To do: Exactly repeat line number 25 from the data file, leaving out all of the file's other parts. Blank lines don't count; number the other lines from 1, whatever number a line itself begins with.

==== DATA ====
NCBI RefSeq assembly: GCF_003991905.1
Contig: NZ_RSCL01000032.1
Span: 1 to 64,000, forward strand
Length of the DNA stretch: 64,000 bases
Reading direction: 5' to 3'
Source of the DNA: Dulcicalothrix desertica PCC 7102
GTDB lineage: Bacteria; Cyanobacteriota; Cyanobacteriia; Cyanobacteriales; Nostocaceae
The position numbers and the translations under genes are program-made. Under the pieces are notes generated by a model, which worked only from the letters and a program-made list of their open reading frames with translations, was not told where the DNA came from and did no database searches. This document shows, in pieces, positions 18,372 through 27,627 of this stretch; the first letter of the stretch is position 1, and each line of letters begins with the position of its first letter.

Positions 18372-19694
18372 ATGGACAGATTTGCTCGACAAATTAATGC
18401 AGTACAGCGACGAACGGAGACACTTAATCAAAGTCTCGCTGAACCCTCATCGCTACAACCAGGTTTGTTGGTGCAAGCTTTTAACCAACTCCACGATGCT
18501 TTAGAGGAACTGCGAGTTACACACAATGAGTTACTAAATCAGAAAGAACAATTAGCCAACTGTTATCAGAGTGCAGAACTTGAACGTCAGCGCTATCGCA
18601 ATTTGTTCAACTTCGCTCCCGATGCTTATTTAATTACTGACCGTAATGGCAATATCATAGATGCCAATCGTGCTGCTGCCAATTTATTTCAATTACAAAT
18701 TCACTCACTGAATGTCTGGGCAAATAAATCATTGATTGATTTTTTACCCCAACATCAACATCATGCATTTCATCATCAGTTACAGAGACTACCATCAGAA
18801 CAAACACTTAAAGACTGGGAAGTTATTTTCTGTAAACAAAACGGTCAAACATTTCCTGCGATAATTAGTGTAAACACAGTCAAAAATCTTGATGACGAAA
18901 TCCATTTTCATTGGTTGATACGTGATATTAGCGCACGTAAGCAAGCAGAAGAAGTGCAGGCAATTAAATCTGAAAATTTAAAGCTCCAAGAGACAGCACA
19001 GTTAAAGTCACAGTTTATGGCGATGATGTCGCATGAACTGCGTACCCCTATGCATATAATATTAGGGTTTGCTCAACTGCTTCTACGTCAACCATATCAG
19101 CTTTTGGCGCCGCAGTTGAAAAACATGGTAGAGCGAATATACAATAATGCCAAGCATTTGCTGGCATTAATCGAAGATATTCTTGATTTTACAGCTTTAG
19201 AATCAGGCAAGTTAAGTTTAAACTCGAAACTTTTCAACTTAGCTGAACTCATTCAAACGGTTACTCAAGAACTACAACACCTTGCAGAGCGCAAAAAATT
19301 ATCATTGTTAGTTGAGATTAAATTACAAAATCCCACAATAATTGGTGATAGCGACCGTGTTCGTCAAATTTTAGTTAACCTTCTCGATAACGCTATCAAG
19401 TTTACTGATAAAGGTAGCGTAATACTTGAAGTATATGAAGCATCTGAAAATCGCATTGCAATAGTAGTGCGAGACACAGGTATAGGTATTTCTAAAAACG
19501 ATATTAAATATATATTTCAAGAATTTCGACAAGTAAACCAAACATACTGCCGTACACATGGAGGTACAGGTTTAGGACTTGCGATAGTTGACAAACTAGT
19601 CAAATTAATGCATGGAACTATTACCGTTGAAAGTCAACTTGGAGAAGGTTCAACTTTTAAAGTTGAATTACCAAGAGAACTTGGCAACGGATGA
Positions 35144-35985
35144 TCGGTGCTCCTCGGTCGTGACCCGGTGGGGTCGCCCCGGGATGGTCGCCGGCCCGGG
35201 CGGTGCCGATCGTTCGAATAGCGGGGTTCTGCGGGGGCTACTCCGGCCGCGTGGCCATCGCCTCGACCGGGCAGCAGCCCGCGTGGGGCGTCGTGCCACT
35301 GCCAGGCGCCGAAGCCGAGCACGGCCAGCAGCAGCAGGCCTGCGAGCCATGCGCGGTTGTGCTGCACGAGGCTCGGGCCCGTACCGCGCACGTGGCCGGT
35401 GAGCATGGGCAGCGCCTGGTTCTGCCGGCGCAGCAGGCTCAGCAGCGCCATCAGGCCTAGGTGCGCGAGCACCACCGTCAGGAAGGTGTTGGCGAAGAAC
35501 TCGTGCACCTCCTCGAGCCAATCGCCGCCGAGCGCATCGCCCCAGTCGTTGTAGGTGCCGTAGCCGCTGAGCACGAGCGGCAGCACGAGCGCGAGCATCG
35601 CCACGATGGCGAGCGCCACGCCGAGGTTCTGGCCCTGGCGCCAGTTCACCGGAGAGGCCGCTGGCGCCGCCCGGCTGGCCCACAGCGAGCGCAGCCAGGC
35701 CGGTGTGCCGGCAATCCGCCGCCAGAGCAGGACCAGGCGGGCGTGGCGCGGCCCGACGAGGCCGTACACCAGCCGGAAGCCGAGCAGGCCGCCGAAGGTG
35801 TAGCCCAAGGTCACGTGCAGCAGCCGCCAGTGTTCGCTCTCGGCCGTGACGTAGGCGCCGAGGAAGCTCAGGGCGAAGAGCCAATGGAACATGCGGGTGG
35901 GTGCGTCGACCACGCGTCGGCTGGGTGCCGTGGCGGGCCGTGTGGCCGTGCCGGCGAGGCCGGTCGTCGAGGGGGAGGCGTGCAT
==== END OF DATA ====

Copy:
35144 TCGGTGCTCCTCGGTCGTGACCCGGTGGGGTCGCCCCGGGATGGTCGCCGGCCCGGG